Our monitoring stations along the Pix Brook help us understand the impacts of extreme weather on water flows and water quality.

Live modelling uses data from sensors that we’ve installed, as well as information from other sources such as the Environment Agency or water companies. We plan that our volunteer river wardens can get involved too.

There are lots of existing flood models, many run by the Environment Agency. This data can be used to forecast events and provide early warning of flooding. Sensor data can also provide the real time status of the catchment.

At the moment these live models only cover coastal and large river flood risks and don’t provide adequate information for local catchments like the Pix Brook.

Our Live Modelling Package is a system created around the needs of our local councils. We are working alongside the Environment Agency, Anglian Water, Affinity Water, the Internal Drainage Board (IDB), the University of Exeter, Radio-Data-Networks, JBA Consultancy and local charities and organisations.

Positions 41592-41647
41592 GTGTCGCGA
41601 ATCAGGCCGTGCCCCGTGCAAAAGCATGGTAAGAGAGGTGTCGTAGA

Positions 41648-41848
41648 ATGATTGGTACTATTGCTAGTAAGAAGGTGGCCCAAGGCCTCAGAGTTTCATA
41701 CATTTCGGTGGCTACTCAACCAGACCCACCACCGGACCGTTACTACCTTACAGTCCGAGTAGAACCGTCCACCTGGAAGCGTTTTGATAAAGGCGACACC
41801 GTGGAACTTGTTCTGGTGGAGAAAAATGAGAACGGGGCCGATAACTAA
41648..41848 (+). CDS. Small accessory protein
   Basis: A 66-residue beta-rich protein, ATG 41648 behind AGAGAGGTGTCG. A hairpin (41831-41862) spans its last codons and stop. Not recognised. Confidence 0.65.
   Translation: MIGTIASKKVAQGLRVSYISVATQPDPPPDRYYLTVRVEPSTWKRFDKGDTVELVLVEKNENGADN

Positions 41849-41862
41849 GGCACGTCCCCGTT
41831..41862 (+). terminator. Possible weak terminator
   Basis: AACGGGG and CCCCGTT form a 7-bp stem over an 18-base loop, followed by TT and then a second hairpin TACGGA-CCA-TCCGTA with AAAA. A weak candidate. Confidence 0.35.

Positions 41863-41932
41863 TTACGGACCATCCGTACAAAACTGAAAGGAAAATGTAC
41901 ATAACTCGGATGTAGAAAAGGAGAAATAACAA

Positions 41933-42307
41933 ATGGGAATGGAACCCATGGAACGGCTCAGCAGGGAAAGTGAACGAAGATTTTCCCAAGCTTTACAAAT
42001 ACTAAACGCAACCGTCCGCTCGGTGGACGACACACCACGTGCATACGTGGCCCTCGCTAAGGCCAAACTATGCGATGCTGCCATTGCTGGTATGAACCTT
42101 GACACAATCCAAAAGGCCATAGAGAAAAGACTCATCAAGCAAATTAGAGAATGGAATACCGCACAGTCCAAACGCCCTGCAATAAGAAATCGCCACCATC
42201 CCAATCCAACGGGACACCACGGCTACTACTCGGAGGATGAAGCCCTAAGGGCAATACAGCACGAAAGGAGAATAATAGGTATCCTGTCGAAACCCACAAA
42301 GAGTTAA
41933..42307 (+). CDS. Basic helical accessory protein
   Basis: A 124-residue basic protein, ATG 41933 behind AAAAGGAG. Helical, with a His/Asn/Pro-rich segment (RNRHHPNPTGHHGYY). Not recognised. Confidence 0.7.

Researchers at the University of Exeter have looked at what local councils and other organisations involved in water management need. They are creating flood models and platforms which meet these local needs.
We’ve also looked at novel technologies like drones and low-cost rain gauges and investigated how water quality could be monitored in real-time.

Live modelling is a key part of our success and will help us to minimise flood risk.